Alumni spotlight: Dianne Wakonyo on ‘Creative Cities are Safer Cities’
More than half of the world population lives in cities. With booming urbanization, we have not only achieved unprecedented progress, but also high levels of crime, violence and conflict. To tackle such complex challenges, the world needs innovative solutions and bold ideas which can complement urban management and governance efforts. Design and creativity are powerful tools that can play a role in our shared desire to improve safety in cities worldwide.
This is why the Centre for Frugal Innovation in Africa (CFIA), the Institute for Housing and Urban Development Studies (IHS) and What Design Can Do (WDCD) partnered for the ‘Creative Cities are Safer Cities’ initiative, in an attempt to determine where and how creativity can contribute to safer cities around the world.
Dianne's life after IHS
To find out more about what the work entails, we asked IHS alumna Dianne Wakonyo, who is now a research fellow at the Centre for Frugal Innovation in Africa. In a few days, she will be present at the World Urban Forum for a collaborative networking event stemming from the ‘Creative Cities are Safer Cities’ initiative.
Dianne is now living in Kenya and is fully adjusted to life back home after her time at IHS. She does recall the transition period after her study and the challenge to reassess her professional path after her graduation in 2018.
“It was time to reorient myself and see how I can apply my degree to my career. I went to UN Habitat after my graduation and I did an internship. It was a really good experience! All the exposure one gets at IHS - especially in the ’Strategic Urban Planning and Policy’ specialisation which I did - is very useful. It prepared me for a lot of different tasks, a lot of conversations and opportunities. This was invaluable for me.”
On creativity and urban safety
During this internship and through the IHS network, Dianne found out about an opportunity to work with the Centre for Frugal Innovation in Africa and she took it. The ‘Creative Cities are Safer Cities’ initiative is something Dianne is very keen on, especially since her thesis was about spatial justice and marginalised communities who don’t have equal access to resources.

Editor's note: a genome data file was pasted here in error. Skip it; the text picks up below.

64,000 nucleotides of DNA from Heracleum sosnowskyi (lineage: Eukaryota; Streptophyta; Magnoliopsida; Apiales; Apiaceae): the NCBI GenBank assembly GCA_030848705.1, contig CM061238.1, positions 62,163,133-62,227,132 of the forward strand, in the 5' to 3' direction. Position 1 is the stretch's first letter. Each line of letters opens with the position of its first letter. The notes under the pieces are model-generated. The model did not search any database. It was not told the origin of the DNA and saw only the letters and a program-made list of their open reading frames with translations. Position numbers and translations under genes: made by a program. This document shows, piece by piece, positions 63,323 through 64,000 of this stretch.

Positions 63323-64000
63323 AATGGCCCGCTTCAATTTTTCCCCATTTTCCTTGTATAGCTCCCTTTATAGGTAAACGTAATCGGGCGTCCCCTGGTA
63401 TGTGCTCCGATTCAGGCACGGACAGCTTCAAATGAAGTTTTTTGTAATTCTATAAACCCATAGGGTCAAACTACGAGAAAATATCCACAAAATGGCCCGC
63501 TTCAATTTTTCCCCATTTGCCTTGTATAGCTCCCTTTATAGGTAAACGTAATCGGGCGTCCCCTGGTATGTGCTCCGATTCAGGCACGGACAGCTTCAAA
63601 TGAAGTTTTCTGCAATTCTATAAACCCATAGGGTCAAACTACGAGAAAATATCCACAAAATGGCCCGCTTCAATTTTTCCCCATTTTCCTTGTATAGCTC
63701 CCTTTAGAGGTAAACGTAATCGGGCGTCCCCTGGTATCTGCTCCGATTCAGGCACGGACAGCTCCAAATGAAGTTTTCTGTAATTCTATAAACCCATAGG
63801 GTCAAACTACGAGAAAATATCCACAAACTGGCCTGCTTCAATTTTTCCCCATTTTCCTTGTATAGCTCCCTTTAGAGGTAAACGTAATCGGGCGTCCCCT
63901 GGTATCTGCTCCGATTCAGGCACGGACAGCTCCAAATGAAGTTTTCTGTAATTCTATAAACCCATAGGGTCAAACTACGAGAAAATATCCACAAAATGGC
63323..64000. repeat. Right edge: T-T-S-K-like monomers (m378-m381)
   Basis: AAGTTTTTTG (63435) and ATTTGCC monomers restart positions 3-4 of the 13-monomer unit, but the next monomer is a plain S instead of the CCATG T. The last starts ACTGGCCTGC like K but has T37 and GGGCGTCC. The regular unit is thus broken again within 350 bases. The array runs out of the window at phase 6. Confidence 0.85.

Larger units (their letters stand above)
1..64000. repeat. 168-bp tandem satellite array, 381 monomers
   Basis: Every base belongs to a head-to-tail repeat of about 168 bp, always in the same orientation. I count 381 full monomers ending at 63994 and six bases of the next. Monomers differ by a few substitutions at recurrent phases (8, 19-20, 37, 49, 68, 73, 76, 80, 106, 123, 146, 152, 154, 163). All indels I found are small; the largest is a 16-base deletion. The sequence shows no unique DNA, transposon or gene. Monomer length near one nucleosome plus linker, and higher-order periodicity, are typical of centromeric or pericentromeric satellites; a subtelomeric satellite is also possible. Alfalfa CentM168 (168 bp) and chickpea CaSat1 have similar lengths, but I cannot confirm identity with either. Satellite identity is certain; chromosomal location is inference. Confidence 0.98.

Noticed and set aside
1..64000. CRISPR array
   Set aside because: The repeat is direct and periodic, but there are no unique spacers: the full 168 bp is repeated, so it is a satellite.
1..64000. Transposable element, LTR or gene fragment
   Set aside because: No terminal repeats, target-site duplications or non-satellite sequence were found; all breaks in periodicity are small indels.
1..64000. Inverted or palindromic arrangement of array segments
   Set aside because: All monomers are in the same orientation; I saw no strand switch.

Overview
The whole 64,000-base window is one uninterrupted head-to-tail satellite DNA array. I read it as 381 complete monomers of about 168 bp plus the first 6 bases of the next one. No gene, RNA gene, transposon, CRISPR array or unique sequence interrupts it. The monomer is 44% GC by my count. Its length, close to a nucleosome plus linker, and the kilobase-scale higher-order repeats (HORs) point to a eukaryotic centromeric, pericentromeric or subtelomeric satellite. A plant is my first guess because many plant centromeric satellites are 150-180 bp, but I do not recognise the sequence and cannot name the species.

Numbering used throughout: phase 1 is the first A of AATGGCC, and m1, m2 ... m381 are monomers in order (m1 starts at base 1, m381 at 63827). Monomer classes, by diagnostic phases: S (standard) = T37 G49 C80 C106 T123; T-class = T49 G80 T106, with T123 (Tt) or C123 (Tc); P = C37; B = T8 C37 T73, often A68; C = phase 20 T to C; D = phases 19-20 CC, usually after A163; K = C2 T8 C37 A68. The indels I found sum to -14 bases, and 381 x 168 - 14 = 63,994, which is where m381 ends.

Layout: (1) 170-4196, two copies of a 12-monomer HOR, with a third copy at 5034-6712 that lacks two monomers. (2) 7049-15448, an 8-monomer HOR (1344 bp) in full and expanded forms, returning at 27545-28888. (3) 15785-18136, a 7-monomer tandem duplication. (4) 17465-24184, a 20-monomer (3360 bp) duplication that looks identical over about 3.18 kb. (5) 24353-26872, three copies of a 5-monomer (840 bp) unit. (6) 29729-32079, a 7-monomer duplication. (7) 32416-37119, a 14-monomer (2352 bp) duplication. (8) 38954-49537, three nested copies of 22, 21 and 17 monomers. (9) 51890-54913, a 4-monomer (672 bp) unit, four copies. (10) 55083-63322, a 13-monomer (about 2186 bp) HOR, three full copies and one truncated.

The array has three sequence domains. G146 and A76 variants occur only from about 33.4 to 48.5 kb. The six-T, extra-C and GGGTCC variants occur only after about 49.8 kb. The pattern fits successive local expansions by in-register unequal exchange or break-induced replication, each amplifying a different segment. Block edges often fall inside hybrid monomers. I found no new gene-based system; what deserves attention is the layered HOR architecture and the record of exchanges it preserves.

“In this initiative we’re trying to look into how communities use their limited resources, particularly in areas where there is scarcity and maybe even the municipal government doesn’t provide access to a lot of resources to ensure safety in the neighbourhoods. We want to see how these communities are coming up with solutions that positively impact their safety outcomes.
For example, in one of the cases I researched in South Africa, the legacy of the apartheid has shaped how the modern-day neighbourhood looks like because that community has been historically isolated and marginalized, so it doesn’t have the same level of resources. Safe public space is not something they have an abundance of, so sometimes the community has to come up with ideas to solve the problem themselves. Having safe public spaces is one of those things we often take for granted. You don’t realise how important it is until you don’t have it anymore.”
Putting safety in cities on the table
The networking event at WUF is geared towards supporting the overall goal of the project and enriching the inputs and perspectives of those involved. Following a radical collaboration lab on Safer Cities, in December, this event aims to further explore the idea of harnessing the power of creativity and frugal innovation to solve urban problems and particularly the problem of urban safety.
As Dianne says, “to break it down, we’re looking at creativity. Creativity is innate in human beings, it’s formalized in trained designers and people who do it for a living, but this is a universal human thing. The idea is to identify what is happening in the community and to apply the lens of frugal innovation to safety. We’re looking at cases where resources are limited, and we analyse how appropriate and sustainable the solutions that emerged are for those resource-constrained environments. That’s where the frugality element comes in. We try to see what the community is doing without the formal skills and then we investigate what we can contribute with.”
The research is only the first stage. After identifying what the community is doing, the next level is assessing possibilities of scaling up to either maximize what is already happening or to recreate it in a different context.
“It’s important to have different voices and experiences in the room” - according to Dianne. “These two cases which will be presented at WUF are very much set in their context, but the problems that they’re facing are global and the ways in which they’re improving are globally applicable. Therefore, the goal of this session is to learn from everyone, see what their experience has been and feed that back into the project.”
Fighting for spatial justice
When asked what she wants to do further, Dianne reflects back on her time in Rotterdam as a trigger: “it may sound cheesy, but while I was at IHS, the idea of spatial justice resonated with me and really had a very big impact in terms of how I see the world and how I see the city now. I would like to do more work in spatial justice and empower communities to advocate for themselves and to gain more power. Marginalised communities often feel like they don’t have any power, and yet they do, so I want to help them realise that they have power, even if they may be poor materially. They may be poor in the conventional way of looking at wealth, but they have a world of other different things. They have talent, they have heart, they have networks and community. They can tap into that and make things a bit better for themselves. Besides this, I also want to advocate for these groups at a higher level, so that such communities have more spatial equity and a more just chance.”